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The PGA Tour will head to Congaree Golf Club in Ridgeland, South Carolina for the Palmetto Championship. This will be the first and only edition of the tournament due to COVID-19 complications, as the Canadian Open had to be relocated to the United States. This week will present a number of unknowns as players tee it up one last time before the year’s third major.
Stretching out to nearly 7,700 yards, this Tom Fazio design is sure to be a brute. While firm and fast in the low country of South Carolina, many have said that Congaree does not typically play to its scorecard yardage. This week, it may. With rain in the forecast, this par-71 has the potential to play every bit of 7,700 yards and should test these players. So that begs the question, what statistics are conducive to good play at Congaree?
In these situations, I typically play it safe and side with those players who are striking the ball the best. It’s not all that different than most weeks, but ball-striking is weighed a touch more than usual. With wide fairways and potentially soft conditions, I’ll also be avoiding the really short hitters as many of the par-4's are north of 450 yards.
I’ve seen rumblings of slick run-off areas around the greens as well, but I’m hoping our players will simply find greens in regulation and forgo having to deal with awkward chip shots. It’ll still be factored in, but won't be my primary focus.
The oddsmakers at PointsBet Sportsbook have priced the head-to-head matchups a bit earlier this week giving us a head start on them. With one of the weaker fields of the year, these matchups can present a great opportunity to target players you typically wouldn’t.
Head-to-Head Matchups (odds via PointsBet):
There aren’t too many players in the field that have ample experience around Congaree. However, Glover does. A course ambassador to Congaree, Glover has numerous rounds under his belt on this property. That could be a distinct advantage this week or could mean next to nothing, but it’s just one of the reasons that I like Glover at the Palmetto Championship.
Last week at the Memorial, Glover had his worst iron performance of the season. He ended up losing 4.5 Strokes Gained: Approach, most of which occurred in the final two rounds. The Clemson product was able to tread water thanks to his short-game as he gained nearly five strokes around-the-green. I expect his iron-play to return to its usual, steady self at Congaree. If that’s the case, combined with the form he’s been showing with his chipping and pitching, then Glover should have a solid week at a familiar track.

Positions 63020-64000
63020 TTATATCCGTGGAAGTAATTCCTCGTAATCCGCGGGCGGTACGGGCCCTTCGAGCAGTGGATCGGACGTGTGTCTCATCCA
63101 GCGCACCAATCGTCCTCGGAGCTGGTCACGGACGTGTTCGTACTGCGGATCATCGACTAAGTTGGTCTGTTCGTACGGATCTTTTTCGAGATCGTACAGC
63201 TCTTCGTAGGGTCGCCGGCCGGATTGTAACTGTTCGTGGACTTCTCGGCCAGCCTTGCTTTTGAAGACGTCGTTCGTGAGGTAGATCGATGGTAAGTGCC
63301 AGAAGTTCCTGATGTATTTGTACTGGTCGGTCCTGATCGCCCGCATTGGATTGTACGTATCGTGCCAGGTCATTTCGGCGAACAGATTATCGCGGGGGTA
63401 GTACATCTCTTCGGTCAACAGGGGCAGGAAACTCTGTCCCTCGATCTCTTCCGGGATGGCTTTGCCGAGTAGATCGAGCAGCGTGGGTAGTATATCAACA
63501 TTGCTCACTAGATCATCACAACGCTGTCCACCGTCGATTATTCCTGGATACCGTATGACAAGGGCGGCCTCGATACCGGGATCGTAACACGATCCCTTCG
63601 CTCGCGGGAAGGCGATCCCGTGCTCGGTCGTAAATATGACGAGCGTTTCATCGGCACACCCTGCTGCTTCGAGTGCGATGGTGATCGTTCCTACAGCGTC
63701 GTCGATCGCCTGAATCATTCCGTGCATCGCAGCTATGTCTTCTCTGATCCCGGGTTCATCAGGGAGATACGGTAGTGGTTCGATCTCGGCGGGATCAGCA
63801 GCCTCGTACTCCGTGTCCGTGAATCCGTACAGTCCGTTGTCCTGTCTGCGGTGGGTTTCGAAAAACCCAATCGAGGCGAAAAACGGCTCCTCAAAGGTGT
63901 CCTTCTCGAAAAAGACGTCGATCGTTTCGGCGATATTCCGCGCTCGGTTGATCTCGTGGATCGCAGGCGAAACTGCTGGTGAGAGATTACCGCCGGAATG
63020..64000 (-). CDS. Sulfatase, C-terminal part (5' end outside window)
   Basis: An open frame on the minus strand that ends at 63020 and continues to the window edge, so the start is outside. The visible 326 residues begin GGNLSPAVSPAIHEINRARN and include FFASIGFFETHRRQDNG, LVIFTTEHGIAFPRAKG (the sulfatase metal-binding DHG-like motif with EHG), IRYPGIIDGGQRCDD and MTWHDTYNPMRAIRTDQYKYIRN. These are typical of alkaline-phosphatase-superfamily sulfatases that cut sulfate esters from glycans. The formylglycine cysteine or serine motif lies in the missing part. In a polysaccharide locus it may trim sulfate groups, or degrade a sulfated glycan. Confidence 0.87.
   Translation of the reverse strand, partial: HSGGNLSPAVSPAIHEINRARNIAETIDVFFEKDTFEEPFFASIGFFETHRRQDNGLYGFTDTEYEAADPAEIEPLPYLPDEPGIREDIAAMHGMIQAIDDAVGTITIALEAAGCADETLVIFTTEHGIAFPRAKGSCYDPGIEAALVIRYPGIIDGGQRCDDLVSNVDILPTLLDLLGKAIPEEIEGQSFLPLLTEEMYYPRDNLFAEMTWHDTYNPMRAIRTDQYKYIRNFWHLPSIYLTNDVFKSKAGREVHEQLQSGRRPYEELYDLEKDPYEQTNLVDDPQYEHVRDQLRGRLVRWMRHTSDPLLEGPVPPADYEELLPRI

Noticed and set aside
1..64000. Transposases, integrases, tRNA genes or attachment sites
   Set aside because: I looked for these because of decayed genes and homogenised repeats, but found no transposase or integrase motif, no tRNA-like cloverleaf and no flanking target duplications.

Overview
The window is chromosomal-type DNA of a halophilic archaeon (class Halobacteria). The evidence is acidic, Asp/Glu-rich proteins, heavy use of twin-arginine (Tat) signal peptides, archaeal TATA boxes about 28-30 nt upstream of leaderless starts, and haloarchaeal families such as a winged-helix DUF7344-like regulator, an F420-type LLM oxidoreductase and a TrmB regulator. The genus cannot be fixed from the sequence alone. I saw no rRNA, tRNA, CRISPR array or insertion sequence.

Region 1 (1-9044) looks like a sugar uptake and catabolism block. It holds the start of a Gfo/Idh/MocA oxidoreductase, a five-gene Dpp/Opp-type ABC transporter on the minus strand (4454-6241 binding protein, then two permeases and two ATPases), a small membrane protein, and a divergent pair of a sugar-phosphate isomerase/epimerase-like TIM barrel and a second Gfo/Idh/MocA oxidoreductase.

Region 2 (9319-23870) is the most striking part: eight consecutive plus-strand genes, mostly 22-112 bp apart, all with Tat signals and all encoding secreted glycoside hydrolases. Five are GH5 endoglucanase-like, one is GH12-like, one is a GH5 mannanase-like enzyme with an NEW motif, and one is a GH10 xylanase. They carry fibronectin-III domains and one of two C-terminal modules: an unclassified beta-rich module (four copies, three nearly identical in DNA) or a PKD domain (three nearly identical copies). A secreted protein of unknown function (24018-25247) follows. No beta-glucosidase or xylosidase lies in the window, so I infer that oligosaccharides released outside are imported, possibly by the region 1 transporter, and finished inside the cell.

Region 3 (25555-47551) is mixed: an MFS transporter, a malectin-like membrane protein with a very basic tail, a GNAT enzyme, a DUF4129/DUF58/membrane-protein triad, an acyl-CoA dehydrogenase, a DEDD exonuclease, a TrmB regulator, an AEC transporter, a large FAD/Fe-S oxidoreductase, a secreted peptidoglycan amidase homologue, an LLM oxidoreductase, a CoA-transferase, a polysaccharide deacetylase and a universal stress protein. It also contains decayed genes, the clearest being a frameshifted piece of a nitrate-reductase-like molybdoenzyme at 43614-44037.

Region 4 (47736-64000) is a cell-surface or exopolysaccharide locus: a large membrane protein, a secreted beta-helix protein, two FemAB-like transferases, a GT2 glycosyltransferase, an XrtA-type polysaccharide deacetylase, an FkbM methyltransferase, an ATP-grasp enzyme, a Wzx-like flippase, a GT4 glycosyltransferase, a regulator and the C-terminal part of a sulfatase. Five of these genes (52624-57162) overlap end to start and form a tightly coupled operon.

The volatility associated with Kizzire is too much to side with him at Congaree. While he does boast two top-5 finishes in the month of May, both of those occurred in the state of Texas. Outside of the Lonestar State, Kizzire’s best finish since April is a T-58 finish at the Wells Fargo Championship. During that same period outside of Texas, he’s lost strokes tee-to-green in each start, including -6.7 SG: Tee-to-Green last week at Muirfield Village.
I am treading lightly when it comes to the world No. 1 this week. After dominating in the fall of 2020, Johnson has not looked the same in 2021. He has not posted a top-10 finish since the Genesis Invitational in late February and I am not sure that streak will end at the Palmetto Championship. While his driving has been strong, the irons and short-game have lagged behind. This was epitomized at the Ocean Course, where Johnson lost a combined three-strokes with his irons and around-the-green en route to a missed cut in his home state.
While it is always scary to bet against the top-ranked played in the world, Hatton at plus money provides more than enough value for me. I’ve had a hard time figuring out the fiery Englishman, but when looking at his season as a whole, he’s actually been quite steady. He hasn’t been negative in total strokes gained since the 2020 Masters. While he has struggled with certain aspects of his game during this stretch, primarily around-the-green or putting, he has still found a way to get the job done week in and week out.
Hatton now comes to Congaree off a top-40 finish at the PGA Championship where he posted 4.3 SG: Tee-to-Green. It felt like he underperformed at Kiawah Island to tell you the truth as he was inside the top-20 for most of the week. It’s likely his main focus is to ready himself for next week’s U.S. Open, but I still like him in preparation mode over an uncertain Johnson.
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Based on my research, Fazio drew inspiration from the Australian Sand Belt when designing Congaree. When looking at the wide fairways, sandy areas throughout the course, and slippery run-off areas it’s easy to see. When I first think of the Australian Sand Belt, the 2019 Presidents Cup at Royal Melbourne comes to mind. Leading the International Team in points that week were two rookies, Abraham Ancer and Sungjae Im.
Royal Melbourne correlated nicely to Augusta National the following year, as Im finished runner-up to Johnson. And while Im appears to be in a bit of a mini slump, having missed the cut in three of his last four starts, this week may serve as a bounce back spot. He’s been strong off-the-tee and around-the-green, but the irons have disappointed. That’s typically not the case for Im, so I’m hoping he can figure out those clubs this week.
For one reason or another, I always having trouble siding with Fitzpatrick. He’s lost strokes on approach in five of his last seven starts and is typically over reliant on his flat stick. He’ll likely need to gain north of five-strokes on the greens in order to contend and on a course that he hasn’t seen before, I just don’t see that happening.
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